What is Bilious Vomiting Syndrome?
Bile aids in the digestion process by breaking down lipids (fats). Bile cells continually produce bile which travels down to the duodenum, the first part of the small intestine, or it can enter the gallbladder, where it is stored. It is a yellowish green bitter substance, which contains water, bile acids, cholesterol, fatty acids and electrolytes. Bile acids are also called bile salts.
When the dog’s stomach is empty there is nothing to absorb the stomach acids and bile. This causes nausea and bilious vomiting. This condition is a bit challenging to treat because an empty stomach causes nausea and vomiting, which causes the dog not to want to eat. Not eating means an empty stomach, which causes nausea and vomiting. It becomes an ongoing cycle.
Bilious vomiting syndrome may be more common in dogs with giardiasis (parasite), food allergies or inflammatory bowel disease (IBD).
The continual vomiting can cause a dog to dehydrate. Puppies especially can become dehydrated very quickly. If your dog is showing symptoms of bilious vomiting, he should be seen by a veterinarian.
Bilious vomiting syndrome (BVS) in dogs is vomiting due to bile build-up irritating the stomach lining. Bilious vomiting in dogs usually occurs in the morning or late at night, when the dog’s stomach is empty.
Symptoms of Bilious Vomiting Syndrome in Dogs
Symptoms may include:
- Frothy yellow vomit
- Vomiting usually occurring in the morning or late at night
- Licking his lips
- Lack of appetite
- Concentrated urine, pale gums, sunken eyes and loss of skin elasticity are signs of dehydration
Causes of Bilious Vomiting Syndrome in Dogs
- Accumulated bile in the small intestine can leak into the stomach
- Bile is a very high alkaline substance, which is irritating to the stomach lining
- The empty stomach cannot absorb the bile; the dog then gets nauseated and bilious vomiting occurs
- Bilious vomiting is more common in dogs with the parasite Giardia
- Bilious vomiting syndrome is common in dogs with inflammatory bowel disease
Diagnosis of Bilious Vomiting Syndrome in Dogs
The attending veterinarian will want to go over your canine’s medical history. Advise the doctor in detail what symptoms you have observed, expanding on information such as when the vomiting usually occurs.
- Is it a daily event?
- Does the bilious vomiting happen once and then cease, or continue for some time?
The veterinarian may want to know what the dog’s current diet is and how often is he fed.
The veterinarian will then perform a physical examination on the patient. This may include taking your dog’s temperature, weight, pulse and blood pressure. The doctor may palpate the patient’s stomach and listen to his heart and lungs. He may also check the dog’s skin elasticity, gums, and eye reflex response.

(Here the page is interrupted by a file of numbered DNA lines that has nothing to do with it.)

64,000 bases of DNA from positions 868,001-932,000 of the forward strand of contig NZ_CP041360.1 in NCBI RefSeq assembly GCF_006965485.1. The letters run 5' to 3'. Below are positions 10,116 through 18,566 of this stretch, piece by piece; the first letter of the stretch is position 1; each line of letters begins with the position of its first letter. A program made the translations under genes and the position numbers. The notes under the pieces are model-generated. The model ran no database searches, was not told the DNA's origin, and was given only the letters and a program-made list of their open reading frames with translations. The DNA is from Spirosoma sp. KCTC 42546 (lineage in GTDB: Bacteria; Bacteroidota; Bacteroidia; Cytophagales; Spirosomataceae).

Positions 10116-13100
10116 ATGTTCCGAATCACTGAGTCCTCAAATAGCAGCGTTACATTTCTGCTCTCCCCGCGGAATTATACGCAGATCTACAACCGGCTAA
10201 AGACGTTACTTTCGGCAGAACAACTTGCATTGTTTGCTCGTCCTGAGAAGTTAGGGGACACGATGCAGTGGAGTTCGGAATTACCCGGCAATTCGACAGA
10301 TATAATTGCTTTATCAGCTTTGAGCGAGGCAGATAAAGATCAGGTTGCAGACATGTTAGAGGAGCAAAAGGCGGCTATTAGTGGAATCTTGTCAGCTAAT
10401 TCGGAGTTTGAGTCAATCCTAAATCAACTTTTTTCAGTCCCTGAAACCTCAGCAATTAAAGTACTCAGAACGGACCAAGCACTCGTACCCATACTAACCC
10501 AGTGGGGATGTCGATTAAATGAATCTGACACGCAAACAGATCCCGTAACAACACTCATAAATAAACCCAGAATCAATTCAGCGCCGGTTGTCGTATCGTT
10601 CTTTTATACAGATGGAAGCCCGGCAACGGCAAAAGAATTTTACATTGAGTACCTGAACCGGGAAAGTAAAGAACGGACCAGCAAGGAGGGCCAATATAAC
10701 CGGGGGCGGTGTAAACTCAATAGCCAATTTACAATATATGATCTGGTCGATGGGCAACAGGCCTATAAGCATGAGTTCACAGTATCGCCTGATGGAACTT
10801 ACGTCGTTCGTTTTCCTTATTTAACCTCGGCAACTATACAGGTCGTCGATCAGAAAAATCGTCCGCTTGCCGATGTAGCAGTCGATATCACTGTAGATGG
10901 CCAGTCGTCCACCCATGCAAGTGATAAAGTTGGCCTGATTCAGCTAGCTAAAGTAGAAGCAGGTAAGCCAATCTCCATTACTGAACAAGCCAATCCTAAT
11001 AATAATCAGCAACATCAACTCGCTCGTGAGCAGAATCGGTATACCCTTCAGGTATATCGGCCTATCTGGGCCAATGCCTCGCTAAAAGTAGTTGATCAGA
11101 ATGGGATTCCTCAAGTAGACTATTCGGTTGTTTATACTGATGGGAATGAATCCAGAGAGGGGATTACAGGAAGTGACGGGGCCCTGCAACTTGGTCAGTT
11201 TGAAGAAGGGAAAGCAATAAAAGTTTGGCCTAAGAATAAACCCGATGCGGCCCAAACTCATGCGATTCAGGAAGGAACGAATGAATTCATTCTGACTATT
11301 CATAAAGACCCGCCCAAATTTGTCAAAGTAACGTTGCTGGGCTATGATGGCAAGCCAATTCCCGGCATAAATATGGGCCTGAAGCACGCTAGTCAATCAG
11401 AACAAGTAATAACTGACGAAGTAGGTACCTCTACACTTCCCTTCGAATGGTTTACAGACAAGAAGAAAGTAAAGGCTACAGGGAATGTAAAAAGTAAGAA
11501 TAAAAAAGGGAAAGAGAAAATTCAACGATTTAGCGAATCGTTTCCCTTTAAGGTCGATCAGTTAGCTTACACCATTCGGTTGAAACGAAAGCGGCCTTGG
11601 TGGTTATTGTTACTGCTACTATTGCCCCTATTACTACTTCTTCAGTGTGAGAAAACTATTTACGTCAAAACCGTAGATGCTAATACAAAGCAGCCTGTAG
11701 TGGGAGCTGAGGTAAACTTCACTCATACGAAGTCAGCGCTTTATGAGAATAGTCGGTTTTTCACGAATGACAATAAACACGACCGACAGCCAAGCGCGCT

The veterinarian may suggest abdominal x-rays, an ultrasound, a fecal exam and a urinalysis. A complete blood count and a serum chemistry panel may be taken. A complete blood count can help determine the dog’s overall health. The serum chemistry panel can evaluate organ function. Bile vomiting can be caused by several conditions; the veterinarian will want to rule-out other health conditions or diseases (e.g. stomach obstruction, pancreatitis, and parasites).
Treatment of Bilious Vomiting Syndrome in Dogs
If your dog is dehydrated, the veterinarian will start an IV to administer replacement fluids. The fluid therapy may be given over 24 to 48 hours depending on how severe the dehydration is. This means the patient will need to remain hospitalized and will receive intensive care.
Dogs diagnosed with bilious vomiting will be prescribed an H2 blocker such as Tagamet, Pepcid or Zantac. H2 blockers reduce the amount of stomach acids being produced. The doctor may prescribe prokinetic agents to improve gastric motility, which may help with acid reflux. Sucralfate may be recommended short term to help coat the irritated/inflamed stomach and esophagus.
The patient will need smaller meals, to be fed more frequently. A healthy snack before bed may also help your dog not to vomit in the morning. Canines diagnosed with inflammatory bowel disease will need to be on a high-quality diet free of any of their allergens. Hydrolysed hypoallergenic diets may be recommended. A detailed medical treatment plan will be prepared by the veterinarian team.
Dogs diagnosed with Giardia will be treated with anti-parasitic medication such as fenbendazole and/or metronidazole. Your dog will need to be bathed with a medicated shampoo to eliminate any parasitic cysts (eggs) from his fur. Your pet’s bowls, bedding, and toys should be washed in very hot water. It is important to also clean and disinfect the flooring, carpets and upholstery. Hard surfaces should be disinfected with a diluted bleach solution. Pet’s should be re-tested after two weeks.
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Recovery of Bilious Vomiting Syndrome in Dogs
Recovery of bilious vomiting syndrome, once treated for the specific cause, has a good prognosis. It is important to follow the treatment plan prepared by your veterinarian for your pet’s specific situation. Follow up visits will be required to monitor his progress.
Bilious Vomiting Syndrome Questions and Advice from Veterinary Professionals
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